Earlier this month it emerged that Brits are throwing away 720 million eggs each year, worth £139m, through strict observance of best-before dates. It’s a worsening problem: in 2008, only 241 million eggs were being wasted. Experts think the growing popularity of vegetarian diets gave egg sales a boost too, meaning more people than ever are relying on them for protein – but, for at least 29 per cent of us, only for as long as the box says we should.
We at The Big Issue are concerned that you might not be getting the most out of your eggs – so this Easter it’s time to set the record straight.
EU regulation demands that best-before dates are 28 days from when they were laid. Ask the Food Standards Agency though, and they’ll tell you not to get in a scramble about it. In 2011 it announced that it was safe to eat eggs after the best before date “as long as they are cooked thoroughly until both yolk and white are solid”.
The team behind food waste-fighting app Too Good To Go agrees. Its research revealed the extent of the surplus egg problem, with co-founder Jamie Crummie commenting: “If you’ve been throwing your eggs in the bin based on the dates on the box, you’ve probably been wasting perfectly good food.”
According to the British Egg Information Service (BEIS), eggs have seen more than a decade of sales growth, up again this year by four per cent (the equivalent of 240 million extra eggs or half a carton for every person in the UK). But this wasn’t always the case. In 1988, then-junior health minister Edwina Currie triggered national hysteria when she told ITN: “Most of the egg production in this country sadly is now infected with salmonella.” By the following day, egg sales had dropped by 60 per cent.
The industry eventually recovered. The BEIS has no evidence of lingering distrust of eggs and points to a recent change in advice on the consumption of raw or runny eggs. A spokesman said as long as an egg has the Lion mark – the food safety scheme that applies to 90 per cent of eggs produced in the UK today – it was laid by a hen vaccinated against salmonella and can be eaten even by pregnant women and babies.
Too Good To Go’s research also found that just 23 per cent of those surveyed were familiar with the test that reveals whether eggs are still fresh enough to eat. Keep it in mind this Easter: If eggs sink to the bottom of a bowl of cold water and lie flat on their sides, they are very fresh. If they are less fresh but still fine to eat, they will stand on one end at the bottom. If they float to the surface, they are no longer fresh enough to eat. (This is because as the egg gets older, the size of the air sac inside increases, making it float).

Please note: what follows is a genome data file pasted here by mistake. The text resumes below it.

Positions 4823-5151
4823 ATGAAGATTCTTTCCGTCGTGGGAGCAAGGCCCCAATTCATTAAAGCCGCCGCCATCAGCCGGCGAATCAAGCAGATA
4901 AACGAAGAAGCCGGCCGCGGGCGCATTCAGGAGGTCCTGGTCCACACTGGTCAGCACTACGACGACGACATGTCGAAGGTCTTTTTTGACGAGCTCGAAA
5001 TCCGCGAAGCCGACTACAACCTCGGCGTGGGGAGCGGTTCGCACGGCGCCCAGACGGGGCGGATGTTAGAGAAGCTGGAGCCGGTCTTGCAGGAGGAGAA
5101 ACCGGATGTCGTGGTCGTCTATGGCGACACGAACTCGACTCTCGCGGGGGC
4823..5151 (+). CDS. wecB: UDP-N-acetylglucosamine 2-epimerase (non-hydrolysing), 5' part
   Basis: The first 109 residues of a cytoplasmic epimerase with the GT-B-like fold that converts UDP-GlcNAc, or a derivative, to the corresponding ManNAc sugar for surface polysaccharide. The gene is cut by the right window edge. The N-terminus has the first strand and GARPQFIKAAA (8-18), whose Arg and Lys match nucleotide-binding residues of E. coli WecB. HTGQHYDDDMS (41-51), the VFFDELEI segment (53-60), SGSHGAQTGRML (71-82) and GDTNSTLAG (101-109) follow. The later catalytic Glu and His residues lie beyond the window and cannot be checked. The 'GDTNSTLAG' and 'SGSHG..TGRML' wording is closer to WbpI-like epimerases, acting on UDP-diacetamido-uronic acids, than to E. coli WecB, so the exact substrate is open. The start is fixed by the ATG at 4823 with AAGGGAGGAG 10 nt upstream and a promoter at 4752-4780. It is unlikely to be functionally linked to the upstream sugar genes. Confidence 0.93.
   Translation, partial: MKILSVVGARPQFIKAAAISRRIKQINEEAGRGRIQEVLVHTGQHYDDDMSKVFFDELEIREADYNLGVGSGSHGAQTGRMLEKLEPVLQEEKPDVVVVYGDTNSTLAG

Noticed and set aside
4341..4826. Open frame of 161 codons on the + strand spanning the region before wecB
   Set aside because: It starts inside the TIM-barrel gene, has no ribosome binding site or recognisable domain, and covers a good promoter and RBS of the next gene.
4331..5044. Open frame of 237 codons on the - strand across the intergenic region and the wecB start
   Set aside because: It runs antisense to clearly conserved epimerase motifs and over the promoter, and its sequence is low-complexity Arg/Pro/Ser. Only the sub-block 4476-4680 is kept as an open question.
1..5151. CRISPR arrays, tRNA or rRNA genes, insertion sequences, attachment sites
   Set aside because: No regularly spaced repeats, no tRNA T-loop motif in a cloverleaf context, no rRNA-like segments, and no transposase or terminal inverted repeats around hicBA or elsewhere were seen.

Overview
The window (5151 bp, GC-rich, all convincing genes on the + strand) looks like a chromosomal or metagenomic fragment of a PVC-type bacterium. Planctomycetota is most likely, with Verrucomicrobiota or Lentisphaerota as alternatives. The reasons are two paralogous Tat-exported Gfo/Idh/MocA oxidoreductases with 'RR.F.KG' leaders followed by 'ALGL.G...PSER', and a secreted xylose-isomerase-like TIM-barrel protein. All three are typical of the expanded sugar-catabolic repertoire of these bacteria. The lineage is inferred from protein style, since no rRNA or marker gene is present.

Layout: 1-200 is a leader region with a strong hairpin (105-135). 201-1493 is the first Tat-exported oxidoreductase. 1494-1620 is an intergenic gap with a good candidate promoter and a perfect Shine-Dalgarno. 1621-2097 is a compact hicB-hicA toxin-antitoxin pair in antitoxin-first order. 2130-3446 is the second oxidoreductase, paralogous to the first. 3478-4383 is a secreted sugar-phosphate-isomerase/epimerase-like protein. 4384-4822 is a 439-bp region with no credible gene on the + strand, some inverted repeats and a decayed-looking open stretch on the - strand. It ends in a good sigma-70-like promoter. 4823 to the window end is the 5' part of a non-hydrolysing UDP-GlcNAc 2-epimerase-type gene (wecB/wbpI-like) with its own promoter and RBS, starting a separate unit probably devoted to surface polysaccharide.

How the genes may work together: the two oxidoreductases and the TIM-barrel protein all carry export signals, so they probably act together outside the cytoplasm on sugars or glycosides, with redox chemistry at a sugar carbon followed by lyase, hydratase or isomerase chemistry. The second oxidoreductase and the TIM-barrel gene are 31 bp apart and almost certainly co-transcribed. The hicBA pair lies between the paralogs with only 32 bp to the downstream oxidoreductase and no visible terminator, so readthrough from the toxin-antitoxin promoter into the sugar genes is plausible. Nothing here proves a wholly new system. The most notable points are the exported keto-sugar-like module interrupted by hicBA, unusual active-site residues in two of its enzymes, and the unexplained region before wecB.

And if your egg is edible, but only just, be tactical with your cooking. It needs to be fresh if you want to fry or poach it; that will ensure you get a neat, rounded shape. If you hard-boil a really fresh egg, peeling off both the shell and the skin is very difficult, but if it’s at least a few days old the skin will become looser and the egg will peel more easily.
Freeze some surplus egg whites now and they could last well beyond the UK’s ever-shifting EU exit date. But the egg industry is threatening to crack under the weight of Brexit chaos. The BEIS says EU legislation bans “barren battery cages”. But the British Egg Industry Council and welfare group Compassion in World Farming both said that plunging out of the EU without a deal would be disastrous for egg and animal cruelty standards.
Supermarkets could be supplied with eggs from non-EU countries, they said, billions of which could be from hens kept in battery cages. They want ministers to guarantee tariffs that will prevent this. (Some campaigners argue that even the UK’s ‘free range’ label does not guarantee good conditions for hens and that consumers should shop from local independents; others say there is no such thing as an ethical egg at all.)
Food waste figures are hanging over this weekend’s Easter egg rolling and decorating contests, but even the shell can be of use. Making a wall of crushed shell around plants deters slugs, snails and caterpillars. Alternatively, egg shell works well as a non-toxic abrasive for scrubbing those hard-to-clean pots and pans. Last year Leicester egg processing plant Just Egg pioneered a new use for the shells: they are ground into a powder and used to reinforce plastic, like chalk. Even the egg membrane is retained as scientists investigate its potential as a wound dressing.
Now you know, so get cracking.